Virtual reality has taken a big step on the road to a recognized narrative form of the story. The Academy of Motion Picture Arts and Sciences announced that it will present an Oscar Special Achievement Award for the Virtual Reality Experience "Carne y Arena" directed by director Alessandro González Irene. The Academy of Motion Picture Arts and Sciences said that in order to "commend the visionary and powerful story narrative experience", the two Oscar-winning Enali figures and photographers Emmanuel Lubesky Oscar Special Achievement Award were awarded. This marks the first time that the VR media-based work has been recognized by the American Academy of Motion Picture Arts and Sciences, and is the second Oscar Special Achievement Award since Pixar's "Toy Story" (1996).
"Carne y Arena" is designed to allow viewers to experience the hardships of refugees and immigrants through VR equipment such as VR box. This 6 and a half minutes of experience combines the physical space with the Oculus Rift presented by the VR image, such as a sand filled with floor and cold waiting room. When the audience wears VR Headset, they will enter a group of refugees trying to cross the Mexican border and experience the fear of the US border patrols and future uncertainties. The end of the story is a video, where the immigration of the official documents will tell the audience about their true story.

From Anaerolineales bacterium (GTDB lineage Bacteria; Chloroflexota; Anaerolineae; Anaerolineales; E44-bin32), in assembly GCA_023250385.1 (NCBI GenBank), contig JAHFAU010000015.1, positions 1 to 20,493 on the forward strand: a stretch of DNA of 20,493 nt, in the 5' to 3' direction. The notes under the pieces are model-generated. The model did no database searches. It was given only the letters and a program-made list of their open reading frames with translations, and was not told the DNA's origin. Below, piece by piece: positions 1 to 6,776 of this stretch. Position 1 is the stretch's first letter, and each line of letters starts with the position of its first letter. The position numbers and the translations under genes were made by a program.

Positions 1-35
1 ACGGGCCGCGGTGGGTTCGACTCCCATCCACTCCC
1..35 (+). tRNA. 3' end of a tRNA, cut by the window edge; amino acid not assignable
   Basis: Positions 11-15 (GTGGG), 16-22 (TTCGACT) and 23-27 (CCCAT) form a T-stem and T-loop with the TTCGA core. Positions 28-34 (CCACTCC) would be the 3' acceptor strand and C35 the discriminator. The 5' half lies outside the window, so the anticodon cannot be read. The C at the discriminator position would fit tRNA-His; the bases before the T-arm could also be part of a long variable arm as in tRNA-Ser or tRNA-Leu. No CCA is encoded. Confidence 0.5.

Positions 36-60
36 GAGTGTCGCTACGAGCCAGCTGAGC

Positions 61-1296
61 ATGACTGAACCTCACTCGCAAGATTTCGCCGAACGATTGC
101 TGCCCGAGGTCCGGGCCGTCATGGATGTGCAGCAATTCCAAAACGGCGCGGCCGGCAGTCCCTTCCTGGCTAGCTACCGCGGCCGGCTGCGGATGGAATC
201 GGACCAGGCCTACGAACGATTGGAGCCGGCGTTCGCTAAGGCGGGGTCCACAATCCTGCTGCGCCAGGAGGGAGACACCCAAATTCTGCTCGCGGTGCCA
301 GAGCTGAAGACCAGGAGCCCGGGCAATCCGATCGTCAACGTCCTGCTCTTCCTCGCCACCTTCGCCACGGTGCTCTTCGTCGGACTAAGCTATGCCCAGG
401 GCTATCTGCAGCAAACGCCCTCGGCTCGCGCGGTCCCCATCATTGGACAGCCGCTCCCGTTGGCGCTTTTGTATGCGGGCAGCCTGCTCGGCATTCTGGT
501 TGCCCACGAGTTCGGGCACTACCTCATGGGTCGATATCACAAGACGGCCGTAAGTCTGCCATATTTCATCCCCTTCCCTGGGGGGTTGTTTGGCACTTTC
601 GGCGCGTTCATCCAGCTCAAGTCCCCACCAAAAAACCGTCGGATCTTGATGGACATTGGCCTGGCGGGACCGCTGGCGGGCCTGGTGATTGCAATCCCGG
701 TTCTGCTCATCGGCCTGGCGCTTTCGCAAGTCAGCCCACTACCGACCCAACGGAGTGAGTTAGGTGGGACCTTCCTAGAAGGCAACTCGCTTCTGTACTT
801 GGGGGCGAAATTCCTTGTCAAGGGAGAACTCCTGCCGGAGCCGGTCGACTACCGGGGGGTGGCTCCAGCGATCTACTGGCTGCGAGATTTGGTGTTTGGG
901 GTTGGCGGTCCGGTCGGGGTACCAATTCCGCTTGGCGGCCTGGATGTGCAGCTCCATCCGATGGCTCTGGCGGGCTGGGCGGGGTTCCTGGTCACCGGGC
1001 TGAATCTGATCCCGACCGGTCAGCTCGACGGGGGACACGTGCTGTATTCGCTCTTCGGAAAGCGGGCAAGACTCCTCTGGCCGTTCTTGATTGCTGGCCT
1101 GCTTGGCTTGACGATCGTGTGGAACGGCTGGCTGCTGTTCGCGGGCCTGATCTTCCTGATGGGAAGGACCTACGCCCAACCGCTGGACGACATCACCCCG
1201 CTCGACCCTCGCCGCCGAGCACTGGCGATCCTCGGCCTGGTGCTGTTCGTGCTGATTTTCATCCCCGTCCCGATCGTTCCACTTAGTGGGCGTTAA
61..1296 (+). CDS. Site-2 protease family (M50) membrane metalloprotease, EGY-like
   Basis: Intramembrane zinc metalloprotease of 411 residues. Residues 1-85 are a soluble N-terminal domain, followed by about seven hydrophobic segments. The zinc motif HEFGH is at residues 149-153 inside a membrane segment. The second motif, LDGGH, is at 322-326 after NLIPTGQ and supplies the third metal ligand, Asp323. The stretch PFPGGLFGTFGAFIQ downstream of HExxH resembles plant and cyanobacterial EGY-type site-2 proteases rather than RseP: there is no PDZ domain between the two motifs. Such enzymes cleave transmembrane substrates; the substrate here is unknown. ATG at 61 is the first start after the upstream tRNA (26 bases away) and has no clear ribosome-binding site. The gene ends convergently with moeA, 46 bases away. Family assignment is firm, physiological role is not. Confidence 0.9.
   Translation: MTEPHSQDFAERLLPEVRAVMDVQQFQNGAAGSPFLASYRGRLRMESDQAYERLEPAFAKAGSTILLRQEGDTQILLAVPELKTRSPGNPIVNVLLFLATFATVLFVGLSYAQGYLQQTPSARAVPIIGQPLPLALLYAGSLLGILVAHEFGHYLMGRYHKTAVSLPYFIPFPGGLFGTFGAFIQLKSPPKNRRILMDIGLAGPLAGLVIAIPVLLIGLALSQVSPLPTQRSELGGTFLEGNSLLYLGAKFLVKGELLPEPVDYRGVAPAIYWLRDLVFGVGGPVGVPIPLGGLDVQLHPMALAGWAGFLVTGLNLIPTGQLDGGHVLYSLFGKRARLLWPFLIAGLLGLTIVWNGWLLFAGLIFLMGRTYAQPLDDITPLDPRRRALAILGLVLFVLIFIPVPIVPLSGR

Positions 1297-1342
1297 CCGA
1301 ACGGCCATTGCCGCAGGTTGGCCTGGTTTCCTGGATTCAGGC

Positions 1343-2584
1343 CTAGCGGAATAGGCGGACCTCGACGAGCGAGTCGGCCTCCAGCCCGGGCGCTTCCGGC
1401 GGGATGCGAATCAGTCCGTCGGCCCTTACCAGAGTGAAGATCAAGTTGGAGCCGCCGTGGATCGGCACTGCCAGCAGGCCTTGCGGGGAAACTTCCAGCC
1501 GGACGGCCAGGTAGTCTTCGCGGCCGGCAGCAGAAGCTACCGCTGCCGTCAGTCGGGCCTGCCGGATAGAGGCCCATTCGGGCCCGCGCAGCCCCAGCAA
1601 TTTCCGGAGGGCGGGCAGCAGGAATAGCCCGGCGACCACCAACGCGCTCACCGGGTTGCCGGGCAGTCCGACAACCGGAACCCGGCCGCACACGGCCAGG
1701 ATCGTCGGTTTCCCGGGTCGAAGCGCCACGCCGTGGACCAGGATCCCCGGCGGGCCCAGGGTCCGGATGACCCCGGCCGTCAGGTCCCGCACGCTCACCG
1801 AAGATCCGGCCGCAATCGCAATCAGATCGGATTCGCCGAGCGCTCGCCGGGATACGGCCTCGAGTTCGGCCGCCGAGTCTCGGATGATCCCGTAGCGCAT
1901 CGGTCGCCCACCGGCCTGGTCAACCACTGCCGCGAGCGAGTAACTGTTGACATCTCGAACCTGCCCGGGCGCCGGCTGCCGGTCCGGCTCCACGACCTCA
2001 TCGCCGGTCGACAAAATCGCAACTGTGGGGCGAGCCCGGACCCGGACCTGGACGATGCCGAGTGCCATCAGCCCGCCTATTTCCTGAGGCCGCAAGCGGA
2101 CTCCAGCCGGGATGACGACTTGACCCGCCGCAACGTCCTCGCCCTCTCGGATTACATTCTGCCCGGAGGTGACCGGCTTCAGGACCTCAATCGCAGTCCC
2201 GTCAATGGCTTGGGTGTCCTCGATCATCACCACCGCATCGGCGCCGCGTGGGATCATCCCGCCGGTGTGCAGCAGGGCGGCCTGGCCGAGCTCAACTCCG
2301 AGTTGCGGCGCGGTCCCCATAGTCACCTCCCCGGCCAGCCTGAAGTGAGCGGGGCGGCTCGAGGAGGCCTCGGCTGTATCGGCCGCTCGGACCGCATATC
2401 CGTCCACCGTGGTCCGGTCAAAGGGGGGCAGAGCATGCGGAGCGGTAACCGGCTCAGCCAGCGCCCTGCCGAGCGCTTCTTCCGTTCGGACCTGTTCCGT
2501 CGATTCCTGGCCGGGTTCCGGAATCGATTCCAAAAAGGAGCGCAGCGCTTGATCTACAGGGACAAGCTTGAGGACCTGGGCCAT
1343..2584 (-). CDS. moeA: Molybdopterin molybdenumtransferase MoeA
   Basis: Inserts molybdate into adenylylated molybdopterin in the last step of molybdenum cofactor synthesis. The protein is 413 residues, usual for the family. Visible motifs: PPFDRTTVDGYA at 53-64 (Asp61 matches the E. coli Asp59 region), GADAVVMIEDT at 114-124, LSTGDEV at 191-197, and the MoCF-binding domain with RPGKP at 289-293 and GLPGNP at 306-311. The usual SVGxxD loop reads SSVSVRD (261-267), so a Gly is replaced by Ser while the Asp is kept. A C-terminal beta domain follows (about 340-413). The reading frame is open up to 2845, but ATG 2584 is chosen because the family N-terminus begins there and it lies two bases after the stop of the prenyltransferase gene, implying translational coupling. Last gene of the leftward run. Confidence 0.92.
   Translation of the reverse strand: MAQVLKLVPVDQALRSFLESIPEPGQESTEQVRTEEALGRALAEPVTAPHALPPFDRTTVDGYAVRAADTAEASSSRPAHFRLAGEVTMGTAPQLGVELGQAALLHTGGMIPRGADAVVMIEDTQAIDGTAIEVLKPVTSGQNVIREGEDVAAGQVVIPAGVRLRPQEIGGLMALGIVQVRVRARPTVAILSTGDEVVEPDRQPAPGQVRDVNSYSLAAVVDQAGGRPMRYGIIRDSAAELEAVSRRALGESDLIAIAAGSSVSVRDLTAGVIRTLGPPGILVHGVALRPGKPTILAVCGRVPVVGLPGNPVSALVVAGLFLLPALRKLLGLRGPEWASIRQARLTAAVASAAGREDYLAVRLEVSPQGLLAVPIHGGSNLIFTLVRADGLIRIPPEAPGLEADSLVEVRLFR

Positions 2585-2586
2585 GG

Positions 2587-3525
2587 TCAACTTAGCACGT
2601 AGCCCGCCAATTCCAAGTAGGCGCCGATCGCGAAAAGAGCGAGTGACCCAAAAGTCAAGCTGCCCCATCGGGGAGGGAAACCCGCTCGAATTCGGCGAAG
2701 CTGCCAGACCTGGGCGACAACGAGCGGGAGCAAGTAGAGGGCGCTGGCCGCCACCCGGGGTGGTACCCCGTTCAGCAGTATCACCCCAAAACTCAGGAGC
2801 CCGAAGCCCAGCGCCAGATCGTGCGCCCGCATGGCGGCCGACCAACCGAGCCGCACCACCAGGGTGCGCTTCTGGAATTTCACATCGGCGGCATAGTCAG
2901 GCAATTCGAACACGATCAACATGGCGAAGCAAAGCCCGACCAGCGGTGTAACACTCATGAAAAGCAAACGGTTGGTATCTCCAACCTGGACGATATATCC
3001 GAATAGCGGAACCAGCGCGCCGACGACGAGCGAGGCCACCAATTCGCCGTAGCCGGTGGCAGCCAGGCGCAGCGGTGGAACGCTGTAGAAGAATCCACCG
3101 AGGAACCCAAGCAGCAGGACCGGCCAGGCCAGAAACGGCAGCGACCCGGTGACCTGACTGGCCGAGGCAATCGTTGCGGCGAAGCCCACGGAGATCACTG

"The artistic art and cinematic experience of Ina Rita is an emotional and immersive adventure that takes us to the desert in the southwest of the United States at dawn," said John Bailey, chairman of the American Academy of Motion Picture Arts and Sciences, in a statement. Immortal reality is not just a breakthrough in emerging forms of innovation, it links us to the sensitive political and social realities of the Mexican - Mexican border.
"Carne y Arena" is currently being displayed at the Los Angeles Art Museum. As a director, Inari has directed the famous film "bird" and "remnants", and received a total of seven Oscar awards.